Tooth wisdom

by Joseph Barker, Web designer, writer and doodler, Melbourne, Australia

As I lay back in the seat, a nurse placed a cover over me. I took one last look at the picturesque scene of the sun setting out the window before a great big screen was moved in front of my face. “I don’t want to disturb you, but what you see next may make you upset” said Doctor Max. Then he switched on the screen to display the full uncensored, gruesome scene. What was in front of me was a close up of my teeth. Bacteria and build up was everywhere, all over the inside of my mouth, in between the gums bubbling away like some Icelandic water spa.

This made me sit up a little stiff in my seat. How had this happened? After all they looked good to me, and hey, don’t you know, I don’t even eat sweets! But as Doctor Max asked me a few further questions, it became clear my teeth regime was not quite as squeaky clean as it seemed. “Do you brush inside and out every tooth?” “Do you methodically floss in between?” “Do you spend an equal time in every spot?” “Do you you always brush with care?” Well…no. I had to admit, that I did not, more often settling for a quick scrub around whilst thinking of something that happened to me that day.

Isn’t it odd that we can be consistently told the best thing to take care of our body, but then go right out and do the opposite thing? How many times have you been to the Dentist and been guided how to take care of your teeth, only to forget these words as soon as you walk out? And let’s be honest, do you actually bring your whole attention to this task every night? When you stand in front of the mirror, do you stay aware and enjoy being there with you? Do you feel each brush, each move? It’s such a simple task to do, for a species as intelligent as us shouldn’t it be easy?

Yet, in my experience it is not. When I start to brush, a few seconds later I often find my mind elsewhere. Perhaps it’s a thought about what happened at dinner, what is scheduled tomorrow at work, or even a ‘good deed’ that has occurred to me. Ultimately the effect is the same – I am off in a day-dream. In recent times I have attended presentations by philosopher Serge Benhayon. Here what he offers is the simple fact that we are naturally designed to be present in everything we do, and that living ‘absent mindedly’ is a large part of what is causing us to be so unwell. This made immediate sense to me. You don’t see a dog considering what happened last week and what it fancies for tea tonight – it is right there with you, completely in the moment. So why is it we behave in different way?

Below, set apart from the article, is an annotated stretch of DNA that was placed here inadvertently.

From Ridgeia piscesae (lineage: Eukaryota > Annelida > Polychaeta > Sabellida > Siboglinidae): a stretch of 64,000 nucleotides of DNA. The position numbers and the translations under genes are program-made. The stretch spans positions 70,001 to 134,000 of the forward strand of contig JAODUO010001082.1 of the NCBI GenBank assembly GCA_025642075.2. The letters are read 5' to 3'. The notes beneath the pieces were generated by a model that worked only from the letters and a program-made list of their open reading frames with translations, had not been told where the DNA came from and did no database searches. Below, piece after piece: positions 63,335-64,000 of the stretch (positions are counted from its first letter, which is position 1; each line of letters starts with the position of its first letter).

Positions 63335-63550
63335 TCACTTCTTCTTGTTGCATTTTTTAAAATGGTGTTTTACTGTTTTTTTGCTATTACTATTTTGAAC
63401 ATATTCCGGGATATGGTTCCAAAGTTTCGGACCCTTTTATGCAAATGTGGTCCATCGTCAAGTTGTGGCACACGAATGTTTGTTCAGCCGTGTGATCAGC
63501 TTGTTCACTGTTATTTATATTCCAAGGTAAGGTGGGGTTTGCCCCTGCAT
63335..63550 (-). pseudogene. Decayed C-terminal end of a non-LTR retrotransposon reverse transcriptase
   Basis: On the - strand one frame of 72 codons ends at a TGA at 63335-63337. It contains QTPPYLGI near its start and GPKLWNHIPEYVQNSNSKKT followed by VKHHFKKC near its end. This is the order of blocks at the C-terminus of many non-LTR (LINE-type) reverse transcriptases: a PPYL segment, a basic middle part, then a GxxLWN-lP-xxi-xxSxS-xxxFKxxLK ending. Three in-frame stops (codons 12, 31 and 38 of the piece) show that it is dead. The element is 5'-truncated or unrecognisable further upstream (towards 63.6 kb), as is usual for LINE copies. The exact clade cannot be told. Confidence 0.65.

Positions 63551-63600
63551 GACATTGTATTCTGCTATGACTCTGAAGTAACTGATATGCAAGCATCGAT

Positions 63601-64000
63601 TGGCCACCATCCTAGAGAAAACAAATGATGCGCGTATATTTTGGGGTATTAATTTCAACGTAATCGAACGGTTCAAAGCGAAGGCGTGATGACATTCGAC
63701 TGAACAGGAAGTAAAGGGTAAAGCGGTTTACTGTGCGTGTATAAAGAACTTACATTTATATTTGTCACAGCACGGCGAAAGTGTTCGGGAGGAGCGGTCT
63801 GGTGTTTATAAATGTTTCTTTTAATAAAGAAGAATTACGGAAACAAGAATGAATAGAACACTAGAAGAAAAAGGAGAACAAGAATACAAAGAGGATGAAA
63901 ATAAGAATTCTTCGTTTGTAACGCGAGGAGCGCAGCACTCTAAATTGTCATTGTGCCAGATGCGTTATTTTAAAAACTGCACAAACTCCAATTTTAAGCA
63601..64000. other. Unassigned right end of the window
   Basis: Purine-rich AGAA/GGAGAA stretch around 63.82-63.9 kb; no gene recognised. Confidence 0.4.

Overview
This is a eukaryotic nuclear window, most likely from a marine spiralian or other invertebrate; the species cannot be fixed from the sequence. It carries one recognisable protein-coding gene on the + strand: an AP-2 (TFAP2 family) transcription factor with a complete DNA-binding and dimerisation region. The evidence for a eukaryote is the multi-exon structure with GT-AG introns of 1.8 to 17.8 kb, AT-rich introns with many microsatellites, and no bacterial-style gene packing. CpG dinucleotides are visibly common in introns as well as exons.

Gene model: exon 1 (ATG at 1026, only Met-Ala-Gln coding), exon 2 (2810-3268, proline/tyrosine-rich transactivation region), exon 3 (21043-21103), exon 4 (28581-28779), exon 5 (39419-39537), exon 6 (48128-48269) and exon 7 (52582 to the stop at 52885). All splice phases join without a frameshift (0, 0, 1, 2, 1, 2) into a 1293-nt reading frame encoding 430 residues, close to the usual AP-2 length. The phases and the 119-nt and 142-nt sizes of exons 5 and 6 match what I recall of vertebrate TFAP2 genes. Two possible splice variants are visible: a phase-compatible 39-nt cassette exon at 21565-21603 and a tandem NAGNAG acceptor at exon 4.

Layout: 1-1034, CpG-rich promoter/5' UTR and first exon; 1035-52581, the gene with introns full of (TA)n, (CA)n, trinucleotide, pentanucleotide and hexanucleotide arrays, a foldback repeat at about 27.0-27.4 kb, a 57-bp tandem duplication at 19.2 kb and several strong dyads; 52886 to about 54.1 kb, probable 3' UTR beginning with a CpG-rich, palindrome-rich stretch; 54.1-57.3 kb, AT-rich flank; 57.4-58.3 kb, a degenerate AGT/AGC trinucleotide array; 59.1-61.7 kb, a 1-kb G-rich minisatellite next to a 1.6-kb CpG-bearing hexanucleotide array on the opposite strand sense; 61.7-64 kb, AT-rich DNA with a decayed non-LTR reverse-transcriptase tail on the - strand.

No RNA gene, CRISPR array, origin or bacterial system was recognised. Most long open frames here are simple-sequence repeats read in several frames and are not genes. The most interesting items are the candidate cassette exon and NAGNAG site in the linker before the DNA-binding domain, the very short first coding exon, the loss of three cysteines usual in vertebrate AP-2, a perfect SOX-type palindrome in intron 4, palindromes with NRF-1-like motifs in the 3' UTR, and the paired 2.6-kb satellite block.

Inspired by Serge’s words and Doctor Max’s TV show, I turned over a new leaf with brushing my teeth. I chose to stay present and to keep coming back to my body when I brushed. This needed to happen a lot! Like a wayward dog on a leash I found I often needed to call my mind back. But over time I have developed a rhythm where it stands out if I’m not there doing the action with all of me. Recently I have started to ensure I spend a lot longer on each section,  consistently brushing with a quality of care for me. Also I’ve begun brushing after lunch as well as breakfast and dinner.

Recently I went back to see Doctor Max, and we were both blown away by the changes in my toothy hygiene. And thanks to his impressive big screen, we could compare before and after. To his amazement and to mine, he could tell me that not only had the excess bacteria disappeared but the gums which were receding before had begun to regrow. If he had gold stars I think Doctor Max would have given one to me. And of course, I felt pretty pleased too.

This experience got me to thinking that if being present and aware with my tooth brushing was this powerful, how could this apply to the rest of life? After all, if I find that I escape into mental thoughts so often when brushing my teeth, is it only happening here? Or is it happening all of the time? When I walk along thinking of that email, when I listen to others while thinking of the argument I had earlier on, or even conjuring up something smart to say? Wow what if the reality is that I am not truly present in much of the day?